• bookoffleeceSpinning: The world of breed-specific fleece and fiber is well-covered territory here on the Woolery blog, and we know that many of our customers have been using such excellent books as The Fleece & Fiber Sourcebook  and The Spinner’s Book of Fleece as their guide. Now is a great time to take stock of your past spinning projects and make a list of goals you’d like to accomplish in 2015. Perhaps you’d like to explore spinning with more unusual sheep breeds such karakul or dorper; click here and here for more sheepy suggestions from our blog archive. Another goal might be to try your hand at combining a variety of fibers to create unique batts or art yarns; click here for more art yarn inspiration from the Woolery blog archives. If you have a lot of natural colored fiber, playing around with DIY dye techniques might be in your future: click here for a tutorial from our blog archive featuring traditional dyeing techniques; click here for a guest post from our blog archive featuring natural dyeing techniques; and click here  for more specific instructions regarding the dyeing of fleece and prepared spinning fiber using kool-aid dyes from the Knitty archives.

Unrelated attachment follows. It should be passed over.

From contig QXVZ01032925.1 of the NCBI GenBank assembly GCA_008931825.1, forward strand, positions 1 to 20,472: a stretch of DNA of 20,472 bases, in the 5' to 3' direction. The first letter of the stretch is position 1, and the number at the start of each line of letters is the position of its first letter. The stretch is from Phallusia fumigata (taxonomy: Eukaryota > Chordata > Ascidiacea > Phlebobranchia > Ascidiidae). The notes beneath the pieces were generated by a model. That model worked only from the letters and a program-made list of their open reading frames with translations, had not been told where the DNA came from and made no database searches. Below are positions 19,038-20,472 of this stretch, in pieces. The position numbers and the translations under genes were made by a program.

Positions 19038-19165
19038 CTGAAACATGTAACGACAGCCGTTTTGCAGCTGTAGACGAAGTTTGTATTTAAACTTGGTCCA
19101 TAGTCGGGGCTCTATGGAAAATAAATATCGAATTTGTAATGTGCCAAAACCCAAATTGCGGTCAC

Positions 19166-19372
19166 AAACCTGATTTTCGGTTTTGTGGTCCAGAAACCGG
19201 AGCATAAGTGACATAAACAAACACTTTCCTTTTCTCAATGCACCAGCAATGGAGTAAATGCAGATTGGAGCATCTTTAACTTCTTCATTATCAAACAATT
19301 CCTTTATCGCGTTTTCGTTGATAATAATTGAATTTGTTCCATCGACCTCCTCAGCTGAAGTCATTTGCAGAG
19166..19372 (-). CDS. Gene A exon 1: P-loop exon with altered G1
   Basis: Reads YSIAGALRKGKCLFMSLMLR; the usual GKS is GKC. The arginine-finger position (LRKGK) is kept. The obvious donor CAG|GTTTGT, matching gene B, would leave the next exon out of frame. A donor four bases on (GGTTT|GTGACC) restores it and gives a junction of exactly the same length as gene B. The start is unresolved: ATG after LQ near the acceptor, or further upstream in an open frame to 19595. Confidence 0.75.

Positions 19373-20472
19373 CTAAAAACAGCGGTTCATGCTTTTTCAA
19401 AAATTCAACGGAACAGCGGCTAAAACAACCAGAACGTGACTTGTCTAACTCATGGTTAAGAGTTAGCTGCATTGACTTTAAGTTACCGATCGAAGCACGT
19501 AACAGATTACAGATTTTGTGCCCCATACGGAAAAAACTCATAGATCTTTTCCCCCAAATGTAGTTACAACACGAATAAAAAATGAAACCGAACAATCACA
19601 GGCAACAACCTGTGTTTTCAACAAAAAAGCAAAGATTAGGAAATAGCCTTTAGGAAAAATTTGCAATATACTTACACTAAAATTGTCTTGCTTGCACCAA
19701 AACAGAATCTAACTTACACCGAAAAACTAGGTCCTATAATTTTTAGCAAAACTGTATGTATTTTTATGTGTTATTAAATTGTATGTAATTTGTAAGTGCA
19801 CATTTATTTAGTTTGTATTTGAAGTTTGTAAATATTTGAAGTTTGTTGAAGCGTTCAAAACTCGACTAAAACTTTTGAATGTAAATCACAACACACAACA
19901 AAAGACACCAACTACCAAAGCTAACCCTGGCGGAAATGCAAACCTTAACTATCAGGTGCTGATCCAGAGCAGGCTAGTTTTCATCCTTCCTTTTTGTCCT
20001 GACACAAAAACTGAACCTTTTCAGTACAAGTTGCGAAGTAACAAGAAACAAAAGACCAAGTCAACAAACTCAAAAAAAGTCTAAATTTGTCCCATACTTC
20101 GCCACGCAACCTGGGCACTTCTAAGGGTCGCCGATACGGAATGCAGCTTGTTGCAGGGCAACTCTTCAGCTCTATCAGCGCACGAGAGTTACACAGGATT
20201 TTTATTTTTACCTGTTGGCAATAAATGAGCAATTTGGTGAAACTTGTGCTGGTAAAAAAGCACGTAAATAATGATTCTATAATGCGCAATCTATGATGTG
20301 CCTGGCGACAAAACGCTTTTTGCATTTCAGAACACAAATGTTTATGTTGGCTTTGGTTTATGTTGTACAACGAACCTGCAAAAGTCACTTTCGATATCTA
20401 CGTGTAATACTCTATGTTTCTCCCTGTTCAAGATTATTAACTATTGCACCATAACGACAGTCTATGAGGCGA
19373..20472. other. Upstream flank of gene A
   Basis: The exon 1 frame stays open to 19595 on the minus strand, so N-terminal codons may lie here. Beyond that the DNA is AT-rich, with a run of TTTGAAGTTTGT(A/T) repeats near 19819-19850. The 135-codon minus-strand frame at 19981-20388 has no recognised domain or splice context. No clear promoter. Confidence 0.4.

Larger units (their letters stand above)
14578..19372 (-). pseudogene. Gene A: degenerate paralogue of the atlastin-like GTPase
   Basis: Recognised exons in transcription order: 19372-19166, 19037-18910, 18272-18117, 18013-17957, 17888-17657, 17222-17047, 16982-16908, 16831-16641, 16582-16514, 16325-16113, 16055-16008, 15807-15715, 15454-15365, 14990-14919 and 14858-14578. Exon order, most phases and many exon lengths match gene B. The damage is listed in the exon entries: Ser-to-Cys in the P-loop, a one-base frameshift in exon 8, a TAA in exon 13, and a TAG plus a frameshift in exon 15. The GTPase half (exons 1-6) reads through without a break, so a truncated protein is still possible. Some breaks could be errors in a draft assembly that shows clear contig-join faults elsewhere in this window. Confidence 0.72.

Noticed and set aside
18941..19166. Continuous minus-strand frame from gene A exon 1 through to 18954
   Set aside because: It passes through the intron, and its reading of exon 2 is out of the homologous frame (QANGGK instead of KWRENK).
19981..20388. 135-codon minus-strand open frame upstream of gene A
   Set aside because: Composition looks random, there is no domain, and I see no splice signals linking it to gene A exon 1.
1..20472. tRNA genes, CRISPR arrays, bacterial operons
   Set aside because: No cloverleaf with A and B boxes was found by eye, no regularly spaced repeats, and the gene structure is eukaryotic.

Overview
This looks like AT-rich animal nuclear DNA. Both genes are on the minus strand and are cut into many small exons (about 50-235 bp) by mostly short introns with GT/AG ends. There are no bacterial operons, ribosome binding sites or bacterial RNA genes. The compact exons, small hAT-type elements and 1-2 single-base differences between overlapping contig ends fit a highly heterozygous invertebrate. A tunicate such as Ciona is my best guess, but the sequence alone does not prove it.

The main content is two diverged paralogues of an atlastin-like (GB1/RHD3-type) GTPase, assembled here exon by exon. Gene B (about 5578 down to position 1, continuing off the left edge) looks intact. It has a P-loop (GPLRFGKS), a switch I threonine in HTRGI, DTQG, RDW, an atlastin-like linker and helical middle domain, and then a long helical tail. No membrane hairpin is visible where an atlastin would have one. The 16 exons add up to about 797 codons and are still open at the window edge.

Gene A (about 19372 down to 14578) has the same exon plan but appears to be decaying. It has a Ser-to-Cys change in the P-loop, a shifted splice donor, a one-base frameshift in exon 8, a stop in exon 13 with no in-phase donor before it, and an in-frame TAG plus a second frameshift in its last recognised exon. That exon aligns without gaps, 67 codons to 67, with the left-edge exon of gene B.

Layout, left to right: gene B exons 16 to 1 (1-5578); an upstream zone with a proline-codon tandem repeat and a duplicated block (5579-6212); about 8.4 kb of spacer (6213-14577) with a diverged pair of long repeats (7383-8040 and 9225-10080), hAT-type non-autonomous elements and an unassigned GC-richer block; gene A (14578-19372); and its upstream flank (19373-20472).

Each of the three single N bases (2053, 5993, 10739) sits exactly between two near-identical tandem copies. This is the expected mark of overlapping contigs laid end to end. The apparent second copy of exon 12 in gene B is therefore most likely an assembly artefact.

• Image ©Hello Hydrangea blog

    Image ©Hello Hydrangea blog

    Weaving: Many of our customers delight in weaving projects made with their handspun yarns, many of which are spun with breed-specific fleece or roving. What’s a non-weaving spinner to do? We spied this clever tutorial demonstrating how to incorporate roving and uncarded fleece into a tapestry piece to achieve a stunning effect.